Busy Bee

I forced myself to do something I didn’t want to do yesterday. Last week was especially hard. I’m tired and sad over some very bad, confusing news. The weather continues to be soul-crushing. This coming week is somehow set to be even busier and more frantic than the last.

In response to all this, I fully intended to lean into the darkness by sitting around, watching shows, eating too much chocolate, and shutting out the world–even my own family. To start a chain of events that triggers a quick trajectory into deeper and deeper despair. I wanted to let this all wash over me until I was fully submerged. But I went for a walk with friends instead.

During and after this walk, I forgot about all the stuff that was all-consuming just hours prior. Even once I got home, I felt lighter and more resilient. I felt recharged and more optimistic. I’m an extrovert who’s been forced home too much over the past year because of this injury. While the physical stuff is hard enough, it pales in comparison to the emotional and psychological damage it’s done and continues to do. Like with so many things, though, it’s a toxic pattern that needs to be broken. Better yet, to not have the chance to set in at all. I’ve always done this by keeping manically busy.

Something my therapist said to me last year and that I’ve carried with me with more intention since: I can’t embrace sadness because I can’t do it responsibly. I can’t cry and dwell and fester away in my room when faced with a tragedy. I don’t yet understand how to do so in a way that could resemble release or growth or act as a step towards action and recovery. It’s something I get fully stuck in. It’s quicksand that I’ve stepped into with a weighted vest on–I don’t stand a chance.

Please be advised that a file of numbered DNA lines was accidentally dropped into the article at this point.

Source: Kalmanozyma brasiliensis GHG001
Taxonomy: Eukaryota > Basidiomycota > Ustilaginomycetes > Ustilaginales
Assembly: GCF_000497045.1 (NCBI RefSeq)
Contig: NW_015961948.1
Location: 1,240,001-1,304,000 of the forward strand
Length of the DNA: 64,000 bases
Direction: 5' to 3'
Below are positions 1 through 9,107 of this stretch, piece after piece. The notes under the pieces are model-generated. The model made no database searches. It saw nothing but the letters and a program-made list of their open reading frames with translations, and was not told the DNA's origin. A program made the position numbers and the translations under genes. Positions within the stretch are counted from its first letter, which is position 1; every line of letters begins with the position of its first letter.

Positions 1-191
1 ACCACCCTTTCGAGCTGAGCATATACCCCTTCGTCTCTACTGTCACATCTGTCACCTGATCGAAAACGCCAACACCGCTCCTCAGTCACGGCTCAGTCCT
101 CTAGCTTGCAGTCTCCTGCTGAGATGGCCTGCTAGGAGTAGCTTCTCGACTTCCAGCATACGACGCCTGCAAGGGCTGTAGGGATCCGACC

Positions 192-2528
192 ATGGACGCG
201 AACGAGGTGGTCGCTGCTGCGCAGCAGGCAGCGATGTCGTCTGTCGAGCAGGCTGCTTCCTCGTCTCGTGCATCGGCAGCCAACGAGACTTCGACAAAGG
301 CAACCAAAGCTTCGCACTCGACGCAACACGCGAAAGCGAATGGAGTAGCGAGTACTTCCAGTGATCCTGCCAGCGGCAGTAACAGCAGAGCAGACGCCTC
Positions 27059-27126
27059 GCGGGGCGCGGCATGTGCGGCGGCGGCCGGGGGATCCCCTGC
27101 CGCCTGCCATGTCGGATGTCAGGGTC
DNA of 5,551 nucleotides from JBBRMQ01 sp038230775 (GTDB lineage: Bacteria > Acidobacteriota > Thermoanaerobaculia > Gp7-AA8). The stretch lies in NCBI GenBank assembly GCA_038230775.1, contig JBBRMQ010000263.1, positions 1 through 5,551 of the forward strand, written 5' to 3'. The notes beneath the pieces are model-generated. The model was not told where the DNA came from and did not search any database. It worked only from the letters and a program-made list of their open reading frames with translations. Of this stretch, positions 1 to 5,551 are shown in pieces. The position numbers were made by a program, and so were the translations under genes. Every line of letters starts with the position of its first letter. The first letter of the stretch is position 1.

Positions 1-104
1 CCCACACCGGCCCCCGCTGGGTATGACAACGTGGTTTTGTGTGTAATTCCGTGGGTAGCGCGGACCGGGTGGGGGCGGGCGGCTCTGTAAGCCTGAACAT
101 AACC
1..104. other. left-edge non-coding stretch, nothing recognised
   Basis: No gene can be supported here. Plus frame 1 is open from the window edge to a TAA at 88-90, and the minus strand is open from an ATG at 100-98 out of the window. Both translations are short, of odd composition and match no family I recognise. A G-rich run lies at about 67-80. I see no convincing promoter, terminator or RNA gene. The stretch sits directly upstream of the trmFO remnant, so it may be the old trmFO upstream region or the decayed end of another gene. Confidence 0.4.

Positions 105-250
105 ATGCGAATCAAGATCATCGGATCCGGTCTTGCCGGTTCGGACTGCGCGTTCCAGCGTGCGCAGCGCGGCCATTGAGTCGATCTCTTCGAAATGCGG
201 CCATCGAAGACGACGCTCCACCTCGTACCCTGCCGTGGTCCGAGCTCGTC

It was interesting to hear this and sit with it for a bit. It seems that I organically figured this out at some point without being fully conscious of what I was doing. Being able to understand what’s happening fully, though, is crucial for consistency. I now know the what and why and what’s at stake and am now more likely to force action during the times I don’t want to most, during the times I need to most.

I think making room to be sad and acknowledging that something is, in fact, complicated, unfair, and unfortunate by any standard can be important. But I find that this can too quickly lead to time in bed, isolation, and compounding sadness. It’s a bottomless pit that will happily swallow me up if I let it take hold. But it can’t take hold if I’m always moving, if I’m always consumed by a project, if I’m always starting a new hobby, if I’m always meeting new people.

It can often feel exactly impossible, but I have to do it anyway. I default to moving, but if I can’t move, like last year, I need to keep my mind overly busy–welcome, Wiggle Work. Go, go, go, think, think, think, do, do, do. The desire to make bread isn’t what brought me to raising a sourdough starter. It was the fear of the thoughts that would set in if I became too bored. The activity might even end up a failure, which is delicate because this can’t then manifest as validation to do nothing instead. Running away from these types of thoughts is also an essential part of all this. Keeping busy is everything.

Some people might say this is avoidance and unhealthy. I’d argue it’s much more unhealthy to pick a fight with a larger-than-life monster without the necessary weapons to defeat it. I’m getting some of these tools together, but it’s a slow, imperfect journey. So, for now, I have sourdough and walks with friends.

See you tomorrow over breakfast.

February 4, 2024

A tiny project byJoni Trythall inspired by friends at Wiggle Work.